- Ignite: Ignite the passion within, anchor it with hope and courage, starts to get excited about what the future will look like.
- Reveal:Recognise untapped talents and resourcefulness both internal and external. Identify opportunities.
- Empower: Leverage off purpose, vision, passion, talent and resources; create a well thought out plan to achieve desired goals.
- Change: Assess what needs to be changed to achieve the right outcome. Require certain change in attitude or mindset.
- Track: Measure success by tracking progress, evaluate performance and put in place steps to sustain the change.
(The “DIRECT” Coaching Model by Daisy Tse, 2010)
Coaching for leaders across the organisations
In particular, executive coaches can effectively work with middle managers to improve their leadership qualities through performance coaching, as well as help these managers to become better leaders and decision makers by transferring the coaching skills such as attentive listening, powerful questioning, acknowledgement of others and positive feedback.
A great example is Bridge Partnership, who has helped Cadbury Plc. to win Silver at the “2010 Learning In Practice Awards”, sponsored by Chief Learning Officer magazine for the Leading for Performance programme. Their coaching program has been designed to develop a global leadership program for senior / middle managers. This is being ran across the globe in the Americas, Europe, Australia and Asia.
Coaching for the next generation leaders
Further, coaches can work with educators to become “coach-approach” educators and create conditions under which each student will begin to flourish, discover their talents and reaches maximum potentials.
Coaching techniques and elements should be incorporated in teacher training courses so that they will become more effective in cultivating more creativity and innovations in our young people.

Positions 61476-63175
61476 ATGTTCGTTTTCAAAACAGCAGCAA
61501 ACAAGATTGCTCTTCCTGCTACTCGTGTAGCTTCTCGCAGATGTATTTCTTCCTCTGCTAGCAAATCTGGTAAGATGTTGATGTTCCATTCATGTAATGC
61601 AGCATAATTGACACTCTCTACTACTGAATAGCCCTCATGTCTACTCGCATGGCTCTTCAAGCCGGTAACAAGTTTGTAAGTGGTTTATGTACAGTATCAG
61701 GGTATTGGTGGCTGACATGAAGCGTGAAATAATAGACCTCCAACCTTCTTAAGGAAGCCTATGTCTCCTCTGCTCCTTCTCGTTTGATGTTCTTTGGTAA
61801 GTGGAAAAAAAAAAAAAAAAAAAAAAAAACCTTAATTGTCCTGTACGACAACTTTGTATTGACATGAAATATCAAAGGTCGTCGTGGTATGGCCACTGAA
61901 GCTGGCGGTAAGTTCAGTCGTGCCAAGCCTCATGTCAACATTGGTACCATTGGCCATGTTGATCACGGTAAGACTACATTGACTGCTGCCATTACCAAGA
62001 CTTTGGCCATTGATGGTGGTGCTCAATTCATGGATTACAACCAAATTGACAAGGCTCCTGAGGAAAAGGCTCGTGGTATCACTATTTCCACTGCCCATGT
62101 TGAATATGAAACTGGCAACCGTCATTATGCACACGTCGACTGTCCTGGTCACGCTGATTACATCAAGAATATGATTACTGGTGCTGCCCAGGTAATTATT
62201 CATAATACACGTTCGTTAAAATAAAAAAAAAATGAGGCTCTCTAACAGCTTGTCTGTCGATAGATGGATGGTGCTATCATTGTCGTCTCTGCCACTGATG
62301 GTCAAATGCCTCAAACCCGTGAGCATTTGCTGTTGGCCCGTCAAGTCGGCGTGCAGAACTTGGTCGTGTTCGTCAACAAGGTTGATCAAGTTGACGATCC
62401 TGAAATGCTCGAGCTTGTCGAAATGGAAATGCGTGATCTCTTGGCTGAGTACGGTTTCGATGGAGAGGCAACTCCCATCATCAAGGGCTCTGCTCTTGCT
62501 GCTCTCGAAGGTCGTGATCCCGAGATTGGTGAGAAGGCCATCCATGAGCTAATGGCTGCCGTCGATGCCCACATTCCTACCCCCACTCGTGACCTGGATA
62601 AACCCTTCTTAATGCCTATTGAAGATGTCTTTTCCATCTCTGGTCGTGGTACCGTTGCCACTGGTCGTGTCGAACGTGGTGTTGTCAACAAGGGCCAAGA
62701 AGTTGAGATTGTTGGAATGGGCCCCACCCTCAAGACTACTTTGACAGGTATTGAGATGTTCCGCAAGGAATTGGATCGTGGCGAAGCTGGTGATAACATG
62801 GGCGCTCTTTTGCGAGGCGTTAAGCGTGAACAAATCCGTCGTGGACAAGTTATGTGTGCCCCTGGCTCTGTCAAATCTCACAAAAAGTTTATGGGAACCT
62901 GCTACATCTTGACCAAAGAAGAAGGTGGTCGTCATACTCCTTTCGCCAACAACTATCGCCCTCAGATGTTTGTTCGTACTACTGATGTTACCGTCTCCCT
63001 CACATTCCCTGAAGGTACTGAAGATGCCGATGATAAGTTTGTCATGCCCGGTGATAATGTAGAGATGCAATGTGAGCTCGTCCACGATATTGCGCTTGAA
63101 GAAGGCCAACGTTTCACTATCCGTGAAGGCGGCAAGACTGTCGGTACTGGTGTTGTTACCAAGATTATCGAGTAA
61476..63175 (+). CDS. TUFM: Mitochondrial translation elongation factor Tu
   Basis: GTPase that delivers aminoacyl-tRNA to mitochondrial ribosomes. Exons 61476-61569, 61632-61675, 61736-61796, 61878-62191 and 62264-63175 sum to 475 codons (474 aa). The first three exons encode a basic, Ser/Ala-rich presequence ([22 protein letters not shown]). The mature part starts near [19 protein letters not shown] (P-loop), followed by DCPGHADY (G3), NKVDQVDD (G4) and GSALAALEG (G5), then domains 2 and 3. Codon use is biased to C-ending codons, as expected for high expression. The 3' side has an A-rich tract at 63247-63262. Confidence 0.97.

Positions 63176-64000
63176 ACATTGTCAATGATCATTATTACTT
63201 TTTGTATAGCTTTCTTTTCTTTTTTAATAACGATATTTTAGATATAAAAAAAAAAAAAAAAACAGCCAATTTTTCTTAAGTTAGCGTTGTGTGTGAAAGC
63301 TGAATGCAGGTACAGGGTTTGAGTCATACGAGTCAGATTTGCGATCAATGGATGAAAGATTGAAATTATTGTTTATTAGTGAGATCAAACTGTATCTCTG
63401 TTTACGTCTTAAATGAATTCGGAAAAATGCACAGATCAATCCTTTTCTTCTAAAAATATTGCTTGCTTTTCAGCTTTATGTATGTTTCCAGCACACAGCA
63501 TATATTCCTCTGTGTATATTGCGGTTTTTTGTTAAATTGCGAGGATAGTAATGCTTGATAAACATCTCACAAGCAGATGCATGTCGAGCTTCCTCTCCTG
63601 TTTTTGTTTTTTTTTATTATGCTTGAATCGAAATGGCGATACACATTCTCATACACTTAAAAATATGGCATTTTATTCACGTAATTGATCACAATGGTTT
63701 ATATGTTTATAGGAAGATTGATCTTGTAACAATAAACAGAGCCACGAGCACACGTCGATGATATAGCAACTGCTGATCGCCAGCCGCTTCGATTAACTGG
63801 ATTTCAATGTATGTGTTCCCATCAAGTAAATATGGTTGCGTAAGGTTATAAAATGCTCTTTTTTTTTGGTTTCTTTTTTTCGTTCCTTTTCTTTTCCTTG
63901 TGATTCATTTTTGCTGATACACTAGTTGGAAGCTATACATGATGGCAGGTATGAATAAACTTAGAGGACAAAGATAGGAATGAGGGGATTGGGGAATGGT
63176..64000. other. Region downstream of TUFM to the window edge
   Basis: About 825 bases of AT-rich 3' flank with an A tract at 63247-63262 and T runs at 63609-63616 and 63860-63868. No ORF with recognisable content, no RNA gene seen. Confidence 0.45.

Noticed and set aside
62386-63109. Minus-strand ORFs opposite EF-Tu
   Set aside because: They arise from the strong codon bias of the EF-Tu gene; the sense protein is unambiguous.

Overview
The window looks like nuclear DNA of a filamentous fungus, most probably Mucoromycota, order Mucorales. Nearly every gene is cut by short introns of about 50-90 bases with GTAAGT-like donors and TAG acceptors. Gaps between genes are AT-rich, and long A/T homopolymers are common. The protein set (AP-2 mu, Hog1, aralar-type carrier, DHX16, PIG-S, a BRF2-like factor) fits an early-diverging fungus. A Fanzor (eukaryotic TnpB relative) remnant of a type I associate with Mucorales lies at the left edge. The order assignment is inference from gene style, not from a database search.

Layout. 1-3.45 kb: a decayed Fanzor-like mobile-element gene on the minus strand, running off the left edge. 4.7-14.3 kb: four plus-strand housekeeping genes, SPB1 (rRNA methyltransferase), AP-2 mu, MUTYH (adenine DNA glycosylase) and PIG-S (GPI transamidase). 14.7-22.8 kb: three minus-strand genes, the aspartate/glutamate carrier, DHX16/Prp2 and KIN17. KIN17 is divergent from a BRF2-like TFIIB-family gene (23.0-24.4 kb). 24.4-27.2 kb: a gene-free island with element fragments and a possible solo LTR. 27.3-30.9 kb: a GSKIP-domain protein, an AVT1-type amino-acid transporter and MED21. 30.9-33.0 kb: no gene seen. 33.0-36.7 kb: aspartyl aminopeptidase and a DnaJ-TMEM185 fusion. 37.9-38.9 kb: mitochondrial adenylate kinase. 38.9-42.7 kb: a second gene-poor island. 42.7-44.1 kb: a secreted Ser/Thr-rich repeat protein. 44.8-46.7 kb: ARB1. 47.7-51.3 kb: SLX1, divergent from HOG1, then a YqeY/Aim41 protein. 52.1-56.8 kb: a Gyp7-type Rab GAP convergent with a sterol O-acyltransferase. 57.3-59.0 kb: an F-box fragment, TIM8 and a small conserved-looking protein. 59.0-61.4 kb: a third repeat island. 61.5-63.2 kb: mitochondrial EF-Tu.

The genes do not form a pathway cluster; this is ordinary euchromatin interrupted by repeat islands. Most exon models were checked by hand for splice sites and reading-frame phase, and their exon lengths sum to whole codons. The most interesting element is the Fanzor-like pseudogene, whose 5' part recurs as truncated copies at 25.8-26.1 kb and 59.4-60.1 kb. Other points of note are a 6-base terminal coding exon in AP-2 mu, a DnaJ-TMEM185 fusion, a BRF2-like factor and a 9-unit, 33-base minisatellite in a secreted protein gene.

There are already some great works undertaken by a hand full of coaching companies that are reaping great rewards. One such example is Sue Stokely, co-founder and managing director of Coach in a box, a specialist coaching company that has worked extensively with schools in the UK, said:
Coaching can be a hugely rewarding experience, not only for the receiver of the coaching but also for the coaches themselves. Creating a culture within a school or college where pupils, teachers, staff and leaders alike are willing to be coached and to coach others can foster a vibrant learning environment fit for 21st century education. (2010 Association of School and College Leaders)
The rise of the Conceptual Age see the world economy moving towards an increasingly values-based economy, a shift in paradigm where an approach that balances creativity with a need for accountability is required. It will be highly beneficial and effective to incorporate coaching approaches in the development of strong leaders and managers in all types of business organisations, as well as in the educational systems for the development of the next young generations.
Adapting a coach approach at the grass-root level such as the classrooms, all the way to boardrooms where key decisions are made, is one of the key to survive and succeed in this rapidly changing world.